Considering the Creation of a Domestic Intelligence Agency by Brian Jackson

By Brian Jackson

With terrorism nonetheless popular at the U.S. time table, even if the country1s prevention efforts fit the possibility the us faces remains to be significant in coverage debate. Does the rustic desire a devoted family intelligence supplier? Case stories of 5 different democracies--Australia, Canada, France, Germany, and the UK--provide classes and customary topics that can aid policymakers come to a decision.

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Additional resources for Considering the Creation of a Domestic Intelligence Agency in the United States, 2009: Lessons from the Experiences of Australia, Canada, France, Germany, and the United Kingdom

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Maximum of 14 days, after which they must be formally charged or released (author interviews, Canberra, October 2007; see also Chalk and Rosenau, 2004, p. 57; PM&C, 2006, p. 29; ASIO, 2006, pp. 42, 45). 31 It is important to stress that the ASIO Legislation Amendment (Terrorism) Act did not sanction any executive authority for the agency, as actual detentions of suspects have to be executed via the AFP. At the time of this writing, no suspected terrorists had been held for more than 48 hours (author interviews, Canberra, October 2007).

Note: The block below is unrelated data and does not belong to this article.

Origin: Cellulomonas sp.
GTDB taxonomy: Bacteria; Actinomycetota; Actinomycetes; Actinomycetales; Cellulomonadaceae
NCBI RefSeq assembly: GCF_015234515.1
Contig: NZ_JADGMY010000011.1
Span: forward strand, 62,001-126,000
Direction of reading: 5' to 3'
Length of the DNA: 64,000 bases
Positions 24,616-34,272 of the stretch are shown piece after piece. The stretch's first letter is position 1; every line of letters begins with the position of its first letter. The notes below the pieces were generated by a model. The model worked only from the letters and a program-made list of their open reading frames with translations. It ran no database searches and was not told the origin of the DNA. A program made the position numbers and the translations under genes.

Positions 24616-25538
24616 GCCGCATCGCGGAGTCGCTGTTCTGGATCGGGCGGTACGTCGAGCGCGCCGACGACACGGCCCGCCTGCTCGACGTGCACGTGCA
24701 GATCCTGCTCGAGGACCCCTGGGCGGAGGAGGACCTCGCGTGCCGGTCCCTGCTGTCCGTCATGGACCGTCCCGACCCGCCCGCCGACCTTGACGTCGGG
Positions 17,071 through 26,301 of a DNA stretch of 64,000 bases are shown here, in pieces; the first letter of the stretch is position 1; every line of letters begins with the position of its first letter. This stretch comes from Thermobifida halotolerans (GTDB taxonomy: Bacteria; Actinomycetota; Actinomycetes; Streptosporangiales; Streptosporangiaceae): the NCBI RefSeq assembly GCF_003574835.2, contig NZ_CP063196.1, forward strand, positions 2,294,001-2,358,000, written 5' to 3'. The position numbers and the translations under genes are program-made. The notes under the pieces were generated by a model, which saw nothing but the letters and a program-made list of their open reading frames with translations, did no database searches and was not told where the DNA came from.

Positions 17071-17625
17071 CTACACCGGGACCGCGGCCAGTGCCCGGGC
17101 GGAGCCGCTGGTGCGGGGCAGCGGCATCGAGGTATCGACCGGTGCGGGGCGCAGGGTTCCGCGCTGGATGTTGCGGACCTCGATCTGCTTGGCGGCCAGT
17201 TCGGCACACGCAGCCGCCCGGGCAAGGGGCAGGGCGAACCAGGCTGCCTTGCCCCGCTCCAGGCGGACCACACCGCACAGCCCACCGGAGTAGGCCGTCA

Introduction 9 would also have to be acceptable to the public. RAND was not asked to make a definitive recommendation about whether to create such an agency but was charged with examining relevant options and issues in order to frame policy choices. In considering the potential creation of a new domestic intelligence agency, we approached the issue from a variety of directions, seeking insights that would help us understand the pros and cons of creating such an organization and describe different approaches for doing so.

Examining Other Nations’ Experiences with Domestic Intelligence The United States does not have a stand-alone domestic intelligence agency, but a variety of other countries do. The UK Security Service (better known as MI5) is a frequently cited example, though an array of other democracies have similar agencies. The experiences of those nations in creating, managing, and assessing the results of their domestic intelligence efforts are a source of information relevant to the decision to create such an organization in the United States.

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